Processing

Weekly kill: Rain has predictable effect in slowing numbers, while processors stem bleeding

Jon Condon, 21/03/2017

WORTHWHILE rain across large parts of eastern Australia since late last week has had a predictable dampening effect on rates of cattle slaughter last week.

Numbers processed across the five eastern states for the seven days ended Friday were back two percent or about 3200 head on the week prior, according to the National Livestock Reporting Service.

MSA grading 3 - CopyThe current rain influence (come back tomorrow for our seven-day rainfall wrap and shaded map) has so far seen patchy falls ranging from 25mm to 100mm across large parts of eastern NSW and Queensland over the past five or six days.

For those who received the better of the falls, it’s been enough to cause a few cancellations of slaughter cattle consignments in the past day or two, several processors reported. Meatworks buyers’ phones started to go a little quiet towards the back half of last week, as BOM’s eight-day rainfall forecast started showing a bit of ‘colour.’

Saleyards prices across southern QLD and northern NSW appear to have firmed a little this week, also on the back of the rain, with Roma store sale today drawing for about 6100 head.

Rain implications

The impact from the rain will be dictated to some extent by soil temperatures over the next month or so. If conditions stay warmer, a short, if late grass growing season looks likely, but cooler weather or early frosts in April could limit any pasture benefit. Especially those areas that were fortunate enough to pick up a shower or two earlier, there’s now been a terrific late response reported in grasses.

Regardless, many Queensland and NSW producers will now be going into winter just a little better than they were a week or two ago. It’s not necessarily going to be enough to fatten a lot of cattle, but it at least provides some feed-bank heading into the colder months.

Oats prospects looking up

Improved soil moisture in some areas with access to cultivation will see attention swing to oats plantings in the next month or so, with reports in some areas of oats seed supply running low.

Some people are predicting a fairly large oats planting to occur between now and the end of April. That’s partly because the sums on planting oats look a lot more attractive on grower cattle worth +300c/kg liveweight, than they do on the same cattle worth 200c/kg, as they were only a couple of years ago.

“The prospect of putting 100kg on a beast worth 300c live using oats is a different scenario from the same beast worth only 200c live,” one market observer said. “It’s likely to encourage anybody with a spare 1000 acres of cultivation and a few spare cattle to put in some oats, where its worthwhile.”

Severe cattle shortage looms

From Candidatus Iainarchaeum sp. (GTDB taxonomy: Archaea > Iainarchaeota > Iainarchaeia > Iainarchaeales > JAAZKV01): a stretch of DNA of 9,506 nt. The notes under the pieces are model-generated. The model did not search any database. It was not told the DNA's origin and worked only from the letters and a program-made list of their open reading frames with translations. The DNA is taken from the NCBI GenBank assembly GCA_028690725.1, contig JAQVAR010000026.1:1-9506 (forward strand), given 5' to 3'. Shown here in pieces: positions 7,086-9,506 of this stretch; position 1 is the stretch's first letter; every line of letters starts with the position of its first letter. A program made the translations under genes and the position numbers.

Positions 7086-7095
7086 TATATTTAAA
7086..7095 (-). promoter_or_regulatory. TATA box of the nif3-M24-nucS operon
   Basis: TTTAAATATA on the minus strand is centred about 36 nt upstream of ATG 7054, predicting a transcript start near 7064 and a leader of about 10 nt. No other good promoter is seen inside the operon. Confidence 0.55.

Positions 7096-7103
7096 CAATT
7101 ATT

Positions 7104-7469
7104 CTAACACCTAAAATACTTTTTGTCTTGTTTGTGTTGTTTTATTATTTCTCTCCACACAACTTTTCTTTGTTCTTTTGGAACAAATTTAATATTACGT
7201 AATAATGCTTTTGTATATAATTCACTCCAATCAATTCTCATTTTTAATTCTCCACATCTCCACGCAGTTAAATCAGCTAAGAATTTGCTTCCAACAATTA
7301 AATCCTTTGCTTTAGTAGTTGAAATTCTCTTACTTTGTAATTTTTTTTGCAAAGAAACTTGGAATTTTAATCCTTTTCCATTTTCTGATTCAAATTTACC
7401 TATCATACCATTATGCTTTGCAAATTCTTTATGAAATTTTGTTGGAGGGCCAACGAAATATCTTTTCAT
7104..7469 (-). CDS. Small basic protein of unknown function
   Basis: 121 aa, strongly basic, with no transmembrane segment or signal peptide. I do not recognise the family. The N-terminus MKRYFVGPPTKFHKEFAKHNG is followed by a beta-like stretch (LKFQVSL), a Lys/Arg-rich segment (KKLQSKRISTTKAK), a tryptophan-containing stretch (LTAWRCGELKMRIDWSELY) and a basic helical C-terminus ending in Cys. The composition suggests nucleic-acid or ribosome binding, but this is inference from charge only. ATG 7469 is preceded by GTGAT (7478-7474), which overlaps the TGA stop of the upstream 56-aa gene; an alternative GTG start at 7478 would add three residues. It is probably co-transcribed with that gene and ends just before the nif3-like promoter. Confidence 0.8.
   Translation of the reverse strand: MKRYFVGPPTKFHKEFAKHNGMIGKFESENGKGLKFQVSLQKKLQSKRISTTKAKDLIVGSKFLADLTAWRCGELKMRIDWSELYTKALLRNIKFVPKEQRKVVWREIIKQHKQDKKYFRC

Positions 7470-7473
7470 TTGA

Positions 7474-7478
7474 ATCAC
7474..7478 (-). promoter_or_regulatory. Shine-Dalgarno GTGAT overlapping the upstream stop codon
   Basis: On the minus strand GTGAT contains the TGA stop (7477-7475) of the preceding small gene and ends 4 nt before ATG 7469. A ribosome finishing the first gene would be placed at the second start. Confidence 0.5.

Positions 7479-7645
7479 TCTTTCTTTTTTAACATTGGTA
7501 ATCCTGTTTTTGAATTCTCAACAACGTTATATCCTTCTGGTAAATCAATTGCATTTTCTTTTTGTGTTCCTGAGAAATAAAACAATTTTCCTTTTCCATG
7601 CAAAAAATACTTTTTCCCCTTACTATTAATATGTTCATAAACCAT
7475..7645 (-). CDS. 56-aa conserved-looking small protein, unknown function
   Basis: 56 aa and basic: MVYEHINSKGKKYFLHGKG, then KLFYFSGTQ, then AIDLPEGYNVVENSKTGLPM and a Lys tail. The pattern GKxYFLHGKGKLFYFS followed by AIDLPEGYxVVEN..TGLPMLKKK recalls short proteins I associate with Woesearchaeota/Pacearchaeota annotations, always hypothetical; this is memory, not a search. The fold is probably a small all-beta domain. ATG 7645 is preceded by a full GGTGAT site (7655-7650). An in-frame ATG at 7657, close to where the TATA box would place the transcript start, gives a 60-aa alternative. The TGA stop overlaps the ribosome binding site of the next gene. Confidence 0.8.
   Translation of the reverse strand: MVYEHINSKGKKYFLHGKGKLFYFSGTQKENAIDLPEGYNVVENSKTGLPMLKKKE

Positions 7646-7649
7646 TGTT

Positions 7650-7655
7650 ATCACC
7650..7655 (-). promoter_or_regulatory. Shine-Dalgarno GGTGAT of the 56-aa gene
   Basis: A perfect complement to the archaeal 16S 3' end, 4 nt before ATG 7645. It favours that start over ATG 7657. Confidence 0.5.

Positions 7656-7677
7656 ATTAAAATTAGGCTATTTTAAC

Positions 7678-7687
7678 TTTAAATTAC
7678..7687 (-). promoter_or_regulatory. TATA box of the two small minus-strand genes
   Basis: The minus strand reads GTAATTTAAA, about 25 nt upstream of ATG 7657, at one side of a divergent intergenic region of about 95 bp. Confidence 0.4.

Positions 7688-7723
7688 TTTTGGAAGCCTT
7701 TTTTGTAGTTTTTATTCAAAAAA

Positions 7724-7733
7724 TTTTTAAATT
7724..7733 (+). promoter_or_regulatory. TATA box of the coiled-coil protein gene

Most processors spoken to this week still have reasonable cattle numbers around them for the run through to the two short Easter weeks in early April, but talk continues to focus on the grim outlook for slaughter cattle supply across Eastern Australia from May through to August or September.

How far processors are prepared to push prices in order to source slaughter stock during the looming tight months remains to be seen, but most have demonstrated a preference for cutting their cloth to suit available supply, rather than simply push prices ever higher to try to secure a larger kill.

In crude terms, most processors in Queensland and NSW are now not that far off hitting the wall, it appears. Just how much damage the situation delivers, in terms of more plant closures and further operational adjustments, is yet to be seen.

Queensland’s kill last week was 1pc down on the week before at 68,225 head – still back 6pc on this time last year. Downs show holidays will disrupt processing at several large Queensland export sheds in the next week or two. The NSW kill was unchanged at 30,358 head last week, while Victoria dropped sharply by 11pc on the week prior to 17,141 head. South Australia recorded a kill of 6463 head to Friday, down 1pc, while Tasmania dropped 11pc to 3767 head.

Grid prices unchanged

Processor grid prices this week are largely unchanged, after three weeks of substantial declines across Queensland and NSW.

Southern Queensland price grids seen this morning had four-tooth ox at 485-500c/kg, depending on location, and heavy cows 440-445c. A Northern NSW export processor has grids for kills week commencing 3 April at 500c/kg for four-tooth ox, HGP-free, MSA 0-2 tooth grassfed steer 540c and heavy full-mouth cows 450c.

The downwards movement in grid pricing reported on Beef Central over the three weeks since late February has seen about 45c/kg washed off grassfed steer and cow descriptions, and a 60c drop since the market peak in early February.

Our inquiries suggest that’s seen processor returns on cows now back much closer to breakeven, while grassfed steer still represents a fair loss-making proposition – perhaps $50-$70 at some plants. But at least much of the bleeding has been stemmed from our reports of only 4-6 weeks ago when steer losses were $180 a head or more.

A proviso on that, however is the lag effect in meat pricing reflecting those cattle purchases. The Aussie dollar has strengthened sharply in the past week, rising again from the mid US75s to US77.26c this morning, further reducing the competitiveness of Australian exports. If meat sales prices ease as a result, those processor margins could again head south.

 

 

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